By Michael Hurley, CBS Boston
BOSTON (CBS) — The Cincinnati Bengals, in just about every way imaginable, stink. They stink on offense. They stink on defense. Their coach might stink.
Any way you slice it, the Bengals are not good. There’s a lot of stink to go around. I know it, you know it, and everyone who has watched even five minutes of football this year knows it.
The problem was, when the Patriots’ defense took the field on Sunday in Cincinnati, they played like they knew it, too. And that caused some issues.
Much to the world’s surprise, the Bengals mounted a 75-yard touchdown drive on their first possession, and they followed it up with a 54-yard field goal drive to take a 10-7 lead over New England. Schematically, the Bengals were not doing anything complicated. The Patriots were simply missing tackles and failing to make plays, allowing Joe Mixon to lay the groundwork for what ended up being the second-best game of his career.
Belichick called Mixon the best back in football. A little hyperbolic but this was a crazy run. pic.twitter.com/hh7c8y9qFY
— Ted Nguyen (@FB_FilmAnalysis) December 17, 2019
From there, though, the Patriots’ defense played like the Patriots’ defense, allowing just three points over the final three quarters while making four interceptions and coming up with a turnover on downs. It provided the foundation for a 34-13 win.
Against the Bengals, the Patriots were able to overcome an uninspired start from the defense. This weekend against the Bills, though, they will have no such luxury.
No, the AFC East crown is not really up for grabs on Saturday afternoon, because the Patriots simply will not lose at home to the Dolphins in Week 17. But, there’s a lot on the line for the home team on Saturday, as a loss to Buffalo will very likely force the Patriots to lose out on a first-round playoff bye, thus forcing them to play in the wild-card game since 2009. The relatively long odds of winning a Super Bowl will turn further against the Patriots if they’re forced to play that extra game and forego a much-needed week of rest and recovery.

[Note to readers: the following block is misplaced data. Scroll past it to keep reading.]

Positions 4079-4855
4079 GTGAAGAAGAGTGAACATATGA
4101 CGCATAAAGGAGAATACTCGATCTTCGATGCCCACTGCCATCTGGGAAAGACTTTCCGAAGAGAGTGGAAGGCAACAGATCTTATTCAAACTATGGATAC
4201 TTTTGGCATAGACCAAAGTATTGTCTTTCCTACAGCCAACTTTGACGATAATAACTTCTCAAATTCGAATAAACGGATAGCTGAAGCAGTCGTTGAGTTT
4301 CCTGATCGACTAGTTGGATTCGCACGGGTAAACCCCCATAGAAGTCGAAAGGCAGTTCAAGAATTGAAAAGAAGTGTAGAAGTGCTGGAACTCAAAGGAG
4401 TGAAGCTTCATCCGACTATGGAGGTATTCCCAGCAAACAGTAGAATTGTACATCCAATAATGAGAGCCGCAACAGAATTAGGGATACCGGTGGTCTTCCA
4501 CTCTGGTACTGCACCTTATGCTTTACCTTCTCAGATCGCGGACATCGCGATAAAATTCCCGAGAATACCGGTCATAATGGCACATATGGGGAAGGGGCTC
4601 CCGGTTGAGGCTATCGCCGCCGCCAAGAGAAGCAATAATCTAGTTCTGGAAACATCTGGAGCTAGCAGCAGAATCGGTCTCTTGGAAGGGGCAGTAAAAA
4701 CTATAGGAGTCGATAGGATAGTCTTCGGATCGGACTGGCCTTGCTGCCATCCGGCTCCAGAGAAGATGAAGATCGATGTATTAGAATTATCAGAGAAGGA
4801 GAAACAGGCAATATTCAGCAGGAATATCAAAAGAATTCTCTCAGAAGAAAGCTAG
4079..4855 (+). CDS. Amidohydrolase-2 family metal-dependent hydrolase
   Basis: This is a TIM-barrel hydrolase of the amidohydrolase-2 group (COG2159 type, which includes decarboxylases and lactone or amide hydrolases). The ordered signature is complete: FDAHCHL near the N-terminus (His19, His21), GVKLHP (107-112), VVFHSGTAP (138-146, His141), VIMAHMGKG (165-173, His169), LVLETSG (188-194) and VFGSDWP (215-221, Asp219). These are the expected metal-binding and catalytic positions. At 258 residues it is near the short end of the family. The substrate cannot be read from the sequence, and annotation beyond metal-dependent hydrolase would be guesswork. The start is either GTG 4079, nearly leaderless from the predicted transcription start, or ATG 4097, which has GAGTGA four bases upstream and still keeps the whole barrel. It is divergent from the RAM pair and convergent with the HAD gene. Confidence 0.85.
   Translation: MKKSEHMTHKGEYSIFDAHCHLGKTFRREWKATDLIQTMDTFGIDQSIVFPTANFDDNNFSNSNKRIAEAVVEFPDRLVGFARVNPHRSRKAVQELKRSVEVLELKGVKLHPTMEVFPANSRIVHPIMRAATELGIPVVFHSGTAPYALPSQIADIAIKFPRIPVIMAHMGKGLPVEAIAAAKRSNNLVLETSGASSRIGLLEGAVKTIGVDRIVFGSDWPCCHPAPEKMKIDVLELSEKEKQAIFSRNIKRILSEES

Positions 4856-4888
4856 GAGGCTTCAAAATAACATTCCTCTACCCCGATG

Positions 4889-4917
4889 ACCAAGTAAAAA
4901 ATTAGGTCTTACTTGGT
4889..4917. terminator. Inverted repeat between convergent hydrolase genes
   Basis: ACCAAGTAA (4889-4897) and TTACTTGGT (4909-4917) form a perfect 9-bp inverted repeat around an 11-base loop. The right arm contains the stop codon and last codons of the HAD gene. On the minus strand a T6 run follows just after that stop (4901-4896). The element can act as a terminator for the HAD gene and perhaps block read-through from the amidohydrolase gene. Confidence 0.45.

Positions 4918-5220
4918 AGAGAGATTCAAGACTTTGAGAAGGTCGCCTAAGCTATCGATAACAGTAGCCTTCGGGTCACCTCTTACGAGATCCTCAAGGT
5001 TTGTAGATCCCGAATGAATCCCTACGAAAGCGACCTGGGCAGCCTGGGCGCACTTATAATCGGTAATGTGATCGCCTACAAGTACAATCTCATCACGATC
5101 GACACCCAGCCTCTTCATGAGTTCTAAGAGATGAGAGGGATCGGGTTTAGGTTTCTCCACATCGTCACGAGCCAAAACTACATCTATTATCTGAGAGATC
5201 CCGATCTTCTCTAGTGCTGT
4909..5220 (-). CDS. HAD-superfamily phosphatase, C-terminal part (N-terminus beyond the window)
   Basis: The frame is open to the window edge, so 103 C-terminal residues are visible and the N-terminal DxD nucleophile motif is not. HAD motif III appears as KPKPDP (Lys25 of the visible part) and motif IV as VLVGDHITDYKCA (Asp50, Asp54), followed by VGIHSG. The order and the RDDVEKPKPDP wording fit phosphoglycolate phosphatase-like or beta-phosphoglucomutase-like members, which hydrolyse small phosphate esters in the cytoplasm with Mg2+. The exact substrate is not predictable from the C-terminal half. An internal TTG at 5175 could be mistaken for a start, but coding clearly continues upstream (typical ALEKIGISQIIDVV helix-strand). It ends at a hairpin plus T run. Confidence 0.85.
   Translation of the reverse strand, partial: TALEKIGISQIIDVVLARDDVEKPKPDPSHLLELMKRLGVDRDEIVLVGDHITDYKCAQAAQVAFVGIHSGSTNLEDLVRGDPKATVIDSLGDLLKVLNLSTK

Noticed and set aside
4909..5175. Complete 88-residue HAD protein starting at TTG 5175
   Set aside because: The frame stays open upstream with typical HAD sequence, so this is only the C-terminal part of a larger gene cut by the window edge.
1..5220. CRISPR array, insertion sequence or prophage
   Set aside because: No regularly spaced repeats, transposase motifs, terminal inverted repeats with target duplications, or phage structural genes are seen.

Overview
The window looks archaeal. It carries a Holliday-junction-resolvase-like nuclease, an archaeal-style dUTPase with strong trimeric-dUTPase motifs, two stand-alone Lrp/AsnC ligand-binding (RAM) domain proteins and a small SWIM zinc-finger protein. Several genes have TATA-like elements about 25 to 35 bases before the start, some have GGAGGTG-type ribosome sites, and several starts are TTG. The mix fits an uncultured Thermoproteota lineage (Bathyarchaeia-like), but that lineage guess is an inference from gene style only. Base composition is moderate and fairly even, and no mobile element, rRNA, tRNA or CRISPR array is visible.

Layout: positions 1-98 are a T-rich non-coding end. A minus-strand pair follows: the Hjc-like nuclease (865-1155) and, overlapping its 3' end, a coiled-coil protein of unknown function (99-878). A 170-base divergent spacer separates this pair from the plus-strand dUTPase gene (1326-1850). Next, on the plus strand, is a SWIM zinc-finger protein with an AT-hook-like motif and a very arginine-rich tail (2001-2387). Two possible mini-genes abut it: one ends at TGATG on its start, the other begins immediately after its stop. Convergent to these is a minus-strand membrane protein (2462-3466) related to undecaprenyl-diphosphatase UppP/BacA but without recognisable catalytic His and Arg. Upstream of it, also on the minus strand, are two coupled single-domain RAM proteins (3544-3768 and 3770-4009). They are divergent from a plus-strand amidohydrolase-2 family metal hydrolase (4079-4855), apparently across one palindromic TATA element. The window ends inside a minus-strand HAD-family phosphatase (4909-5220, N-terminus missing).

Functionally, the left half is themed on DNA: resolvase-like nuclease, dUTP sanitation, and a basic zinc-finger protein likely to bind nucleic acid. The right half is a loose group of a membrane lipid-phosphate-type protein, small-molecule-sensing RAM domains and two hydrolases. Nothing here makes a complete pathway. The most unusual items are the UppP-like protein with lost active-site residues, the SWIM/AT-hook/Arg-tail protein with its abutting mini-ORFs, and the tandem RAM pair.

So with the Bills visiting Foxboro on Saturday, and with Sunday’s performance in Cincinnati still fresh in the memory bank, it’s become clear that it’s rather imperative for the Patriots to not enter the game believing that they’ll easily shut down Josh Allen and the Bills’ offense.
That may be difficult, considering that by all logical means, the Patriots’ defense absolutely should shut down Allen and Co. with ease.
Josh Allen has played seven quarters against the Patriots over two years. And he’s put up some downright grisly numbers.
Allen has completed just 47.8 percent of his passes vs. the Patriots for 5.4 yards per attempt. He’s thrown one touchdown and five interceptions. That touchdown came in the fourth quarter of a game which the Patriots led 24-6 with a minute left to play.
This year, in the comfort of home, with perfect weather conditions, Allen completed just 13 of his 28 passes against the Patriots while throwing three interceptions. He also took four sacks. The first two of those interceptions — both of which came in the first quarter, sandwiched around a blocked punt and a clean punt — showed dreadful decision-making on the quarterback’s part.